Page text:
15. gryphon1911

    gryphon1911 SC Top Veteran

    538
    Feb 6, 2015
    Central Ohio, USA
    Andrew
    This is why I use Lightroom for importing and keywording.
     
  16. Lightmancer

    Lightmancer Super Moderator

    Aug 13, 2011
    Sunny Frimley
    Bill Palmer
    Interesting...

    Call me old-fashioned, but my workflow is really basic.
    1. Remove SD card from camera
    2. Insert in PC
    3. Create folder on PC in appropriate place (I have three main "destinations"; "Destinations" (travels of more than 1 day in duration) "Events and days out" (one day or less) "By camera" (most of the stuff that doesn't fit into the first two)
    4. Load up all images into new folder
    5. Open Photoshop
    6. Review images in Windows preview/Picasa. Drag and drop any worth processing into PS
    7. Process. Create "Finished" sub-folder in just created folder. Save images to Finished. Naming convention is Location/Event|Date|Subject|Camera|incremental digit
    8. Drag and drop into Ipernity uploader. Add keywords. Create Album if needed. Add to existing albums as appropriate. Upload

    It may sound laborious but it is Microsoft-proof and it works ;)
     
  17. Jock Elliott

    Jock Elliott SC All-Pro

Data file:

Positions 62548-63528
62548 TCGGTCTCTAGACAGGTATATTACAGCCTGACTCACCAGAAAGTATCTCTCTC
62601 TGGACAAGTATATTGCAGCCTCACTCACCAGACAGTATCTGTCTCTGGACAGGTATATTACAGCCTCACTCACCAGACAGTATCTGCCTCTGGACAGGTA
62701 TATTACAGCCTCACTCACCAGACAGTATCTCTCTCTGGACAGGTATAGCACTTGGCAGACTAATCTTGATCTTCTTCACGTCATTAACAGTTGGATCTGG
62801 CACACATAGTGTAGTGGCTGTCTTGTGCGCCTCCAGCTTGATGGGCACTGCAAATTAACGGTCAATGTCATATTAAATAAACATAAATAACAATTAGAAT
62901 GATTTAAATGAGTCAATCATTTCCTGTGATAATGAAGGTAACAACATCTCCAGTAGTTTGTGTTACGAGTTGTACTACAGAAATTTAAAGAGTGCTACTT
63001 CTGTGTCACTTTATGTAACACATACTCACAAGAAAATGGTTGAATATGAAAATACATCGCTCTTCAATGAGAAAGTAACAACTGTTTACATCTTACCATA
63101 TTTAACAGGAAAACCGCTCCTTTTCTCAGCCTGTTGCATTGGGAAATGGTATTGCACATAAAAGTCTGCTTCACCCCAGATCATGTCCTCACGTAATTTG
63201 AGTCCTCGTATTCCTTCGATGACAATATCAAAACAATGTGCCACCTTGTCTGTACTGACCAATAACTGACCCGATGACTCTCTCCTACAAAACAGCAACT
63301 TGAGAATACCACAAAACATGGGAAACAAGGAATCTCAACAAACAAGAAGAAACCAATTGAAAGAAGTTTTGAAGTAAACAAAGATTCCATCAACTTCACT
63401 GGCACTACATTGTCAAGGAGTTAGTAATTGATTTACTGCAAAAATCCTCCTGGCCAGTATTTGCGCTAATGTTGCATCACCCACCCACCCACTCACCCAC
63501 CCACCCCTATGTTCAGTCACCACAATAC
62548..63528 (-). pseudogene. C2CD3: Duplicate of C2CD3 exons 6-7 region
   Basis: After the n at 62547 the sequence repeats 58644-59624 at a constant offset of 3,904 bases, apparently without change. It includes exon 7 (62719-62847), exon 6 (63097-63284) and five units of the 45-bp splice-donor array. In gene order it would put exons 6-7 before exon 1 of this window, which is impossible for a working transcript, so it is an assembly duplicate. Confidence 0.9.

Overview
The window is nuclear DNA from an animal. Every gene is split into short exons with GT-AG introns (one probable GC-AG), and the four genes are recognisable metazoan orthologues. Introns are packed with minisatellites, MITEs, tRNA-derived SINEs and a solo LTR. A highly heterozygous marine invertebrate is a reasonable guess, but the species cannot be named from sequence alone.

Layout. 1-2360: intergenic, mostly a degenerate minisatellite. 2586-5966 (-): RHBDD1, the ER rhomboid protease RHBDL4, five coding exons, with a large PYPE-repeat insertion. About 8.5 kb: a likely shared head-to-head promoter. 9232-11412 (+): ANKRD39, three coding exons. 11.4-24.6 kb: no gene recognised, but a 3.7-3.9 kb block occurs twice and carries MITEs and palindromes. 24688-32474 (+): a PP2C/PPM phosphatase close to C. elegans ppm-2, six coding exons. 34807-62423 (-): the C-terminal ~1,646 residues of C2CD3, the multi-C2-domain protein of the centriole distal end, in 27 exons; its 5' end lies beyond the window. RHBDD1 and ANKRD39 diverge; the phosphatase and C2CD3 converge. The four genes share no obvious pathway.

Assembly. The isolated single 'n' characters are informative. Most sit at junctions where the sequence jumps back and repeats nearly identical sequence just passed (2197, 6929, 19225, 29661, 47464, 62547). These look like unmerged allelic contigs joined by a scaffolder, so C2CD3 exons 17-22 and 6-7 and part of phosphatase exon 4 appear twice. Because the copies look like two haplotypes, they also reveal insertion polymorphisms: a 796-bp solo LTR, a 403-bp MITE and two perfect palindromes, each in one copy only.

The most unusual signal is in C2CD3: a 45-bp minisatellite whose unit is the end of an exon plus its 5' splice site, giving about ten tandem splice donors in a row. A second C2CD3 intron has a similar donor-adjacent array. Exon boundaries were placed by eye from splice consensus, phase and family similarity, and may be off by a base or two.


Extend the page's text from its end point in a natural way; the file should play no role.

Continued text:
Jan 3, 2012
    Troy, NY
    Ah, grasshopper, you learn well!

    Cheers, Jock
     
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  18. drd1135

    drd1135 SC Hall of Famer

    Jul 13, 2011
    Southwest Virginia
    Steve
    You're a dangerous man, Bill.
     
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  19. Susan Sande

    Susan Sande SC Veteran

    296
    Aug 3, 2011
    Upper left USA
    I've been a Mac person since 1984 except for those few years when I couldn't afford the equip or software. My file management consists of (consists of overkeeping old photos):
    1. Remove SD card from camera, insert in Mac.
    2. If Image Import decides to open I use it to transfer files (but not delete off card) all new photos and toss them in folders by month/year. If Image Import decides not to work I just drag and drop in the finder to the said folders. Sometimes Flickr Uploader realizes I've added photos and automatically uploads to Flickr.
    3. Once a year (usually around New Years) I put all of the previous years photos on my 2TB drive. Once every 3-4 years I upgrade my external drive, copy the previous drive data to the new one and add more recent years set.
    4. Review images in Mac Finder or Flickr. Process in Lightroom (older copy) at home or CS at work (don't tell anyone) if needed.
    8. Occasionally I tear the house apart trying to find those CD's from my early digital years when i took those fantastic photos at Bumbershoot. Someday they'll show up....